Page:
SOUTHERN COLORADO — According to the Red Cross, about 100,000 people in the United States have sickle cell disease. Most are of African descent. The disease causes red blood cells to harden and form a C-shape (like a sickle), and can cause severe pain, respiratory conditions, organ failure, and even stroke.
Our nation is in the middle of a severe blood donation shortage, the agency says, and this shortage was made worse by the pandemic. The Red Cross says part of the issue is medical centers have a higher demand for blood, due to elective surgeries and transplants being delayed during COVID. Those surgeries are now taking place once again.
It's a major concern for those with certain illnesses that require specific types of blood for treatment. According to the CDC, sickle cell disease happens in one out of 365 Black or African American births. People with sickle cell disease depend on blood transfusions regularly.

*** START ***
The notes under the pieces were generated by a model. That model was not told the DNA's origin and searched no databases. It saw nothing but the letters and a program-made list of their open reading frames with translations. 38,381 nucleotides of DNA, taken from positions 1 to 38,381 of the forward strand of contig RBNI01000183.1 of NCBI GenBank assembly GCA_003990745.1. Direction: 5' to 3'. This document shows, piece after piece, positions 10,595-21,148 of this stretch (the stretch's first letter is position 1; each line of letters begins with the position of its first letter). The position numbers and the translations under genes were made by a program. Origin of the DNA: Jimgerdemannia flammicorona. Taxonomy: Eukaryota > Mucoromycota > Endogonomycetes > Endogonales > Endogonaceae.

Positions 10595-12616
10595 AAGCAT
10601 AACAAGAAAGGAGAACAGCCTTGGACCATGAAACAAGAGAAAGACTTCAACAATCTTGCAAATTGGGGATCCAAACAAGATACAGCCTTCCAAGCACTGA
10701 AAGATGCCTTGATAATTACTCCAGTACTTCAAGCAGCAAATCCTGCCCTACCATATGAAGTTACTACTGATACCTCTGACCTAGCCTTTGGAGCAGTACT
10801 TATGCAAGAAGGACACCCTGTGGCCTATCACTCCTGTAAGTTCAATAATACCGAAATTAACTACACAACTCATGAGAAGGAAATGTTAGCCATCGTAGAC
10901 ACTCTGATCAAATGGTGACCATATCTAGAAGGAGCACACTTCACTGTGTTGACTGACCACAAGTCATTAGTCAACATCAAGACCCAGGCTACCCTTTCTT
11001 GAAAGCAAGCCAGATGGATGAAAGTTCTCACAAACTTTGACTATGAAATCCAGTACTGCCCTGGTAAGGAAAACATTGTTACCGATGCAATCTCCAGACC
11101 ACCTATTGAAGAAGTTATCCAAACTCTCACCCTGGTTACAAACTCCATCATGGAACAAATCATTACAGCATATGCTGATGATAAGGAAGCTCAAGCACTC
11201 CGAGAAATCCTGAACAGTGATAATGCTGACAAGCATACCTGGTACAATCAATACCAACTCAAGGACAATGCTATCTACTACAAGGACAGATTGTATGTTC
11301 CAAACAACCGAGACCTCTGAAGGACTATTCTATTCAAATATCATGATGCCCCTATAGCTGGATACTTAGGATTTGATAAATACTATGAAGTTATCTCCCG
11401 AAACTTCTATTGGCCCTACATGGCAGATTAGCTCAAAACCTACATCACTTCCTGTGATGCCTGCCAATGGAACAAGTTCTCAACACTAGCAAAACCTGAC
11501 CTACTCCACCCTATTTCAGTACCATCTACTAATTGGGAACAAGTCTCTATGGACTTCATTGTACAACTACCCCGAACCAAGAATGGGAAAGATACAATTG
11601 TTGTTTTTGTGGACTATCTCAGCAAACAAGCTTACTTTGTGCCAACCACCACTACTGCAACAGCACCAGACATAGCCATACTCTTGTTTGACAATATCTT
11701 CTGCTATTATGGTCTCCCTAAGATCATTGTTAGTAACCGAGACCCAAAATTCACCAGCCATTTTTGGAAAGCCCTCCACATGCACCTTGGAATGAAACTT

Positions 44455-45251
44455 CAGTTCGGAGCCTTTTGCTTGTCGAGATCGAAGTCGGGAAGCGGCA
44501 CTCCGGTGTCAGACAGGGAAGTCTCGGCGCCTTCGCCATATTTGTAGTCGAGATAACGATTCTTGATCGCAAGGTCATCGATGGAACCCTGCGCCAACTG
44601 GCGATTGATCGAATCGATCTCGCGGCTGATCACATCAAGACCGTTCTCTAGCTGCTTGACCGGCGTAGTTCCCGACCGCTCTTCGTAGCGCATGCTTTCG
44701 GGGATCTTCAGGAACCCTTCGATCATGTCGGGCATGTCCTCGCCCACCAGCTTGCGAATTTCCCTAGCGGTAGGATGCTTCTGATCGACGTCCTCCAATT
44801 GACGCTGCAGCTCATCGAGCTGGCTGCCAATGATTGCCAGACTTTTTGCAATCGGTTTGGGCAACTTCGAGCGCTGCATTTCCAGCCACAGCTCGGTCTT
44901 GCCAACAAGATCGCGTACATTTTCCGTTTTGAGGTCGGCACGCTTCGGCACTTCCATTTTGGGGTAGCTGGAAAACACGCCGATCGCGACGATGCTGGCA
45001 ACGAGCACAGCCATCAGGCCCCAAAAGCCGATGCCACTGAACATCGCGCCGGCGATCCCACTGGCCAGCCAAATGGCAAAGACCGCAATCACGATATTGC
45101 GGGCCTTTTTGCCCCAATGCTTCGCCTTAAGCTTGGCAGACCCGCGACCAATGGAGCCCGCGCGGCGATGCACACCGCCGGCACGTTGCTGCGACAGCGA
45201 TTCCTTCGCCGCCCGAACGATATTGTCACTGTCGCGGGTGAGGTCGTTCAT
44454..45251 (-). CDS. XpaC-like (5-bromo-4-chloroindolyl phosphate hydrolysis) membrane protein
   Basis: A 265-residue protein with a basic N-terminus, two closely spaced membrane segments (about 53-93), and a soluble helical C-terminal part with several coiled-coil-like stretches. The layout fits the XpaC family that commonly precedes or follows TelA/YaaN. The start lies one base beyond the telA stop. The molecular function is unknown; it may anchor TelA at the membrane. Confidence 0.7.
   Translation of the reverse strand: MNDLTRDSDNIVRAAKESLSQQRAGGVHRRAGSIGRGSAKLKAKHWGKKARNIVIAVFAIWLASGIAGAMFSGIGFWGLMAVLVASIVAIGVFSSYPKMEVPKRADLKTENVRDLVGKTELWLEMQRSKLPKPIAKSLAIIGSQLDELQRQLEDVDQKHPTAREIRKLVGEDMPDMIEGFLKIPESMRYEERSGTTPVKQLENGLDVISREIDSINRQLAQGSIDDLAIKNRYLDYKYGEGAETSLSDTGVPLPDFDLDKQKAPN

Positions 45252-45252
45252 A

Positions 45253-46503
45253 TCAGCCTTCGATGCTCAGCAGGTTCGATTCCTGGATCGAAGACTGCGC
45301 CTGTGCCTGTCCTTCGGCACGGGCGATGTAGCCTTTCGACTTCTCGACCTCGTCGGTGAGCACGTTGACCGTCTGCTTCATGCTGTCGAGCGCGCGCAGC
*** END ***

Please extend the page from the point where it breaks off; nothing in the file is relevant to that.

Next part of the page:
Susan Forbes, with the organization 'OneBlood', told our news partner says it's safe to donate blood after you get a COVID-19 vaccine.
"There is no wait period to donate after receiving the Pfizer or Moderna vaccine. It's a two week wait period for the Johnson and Johnson to be a blood donor," Forbes explained. "As long as you're feeling well you can come in and donate."
To find out more about Sickle Cell disease, click here.
To find out where to donate blood, click here.
For more information on OneBlood, click here.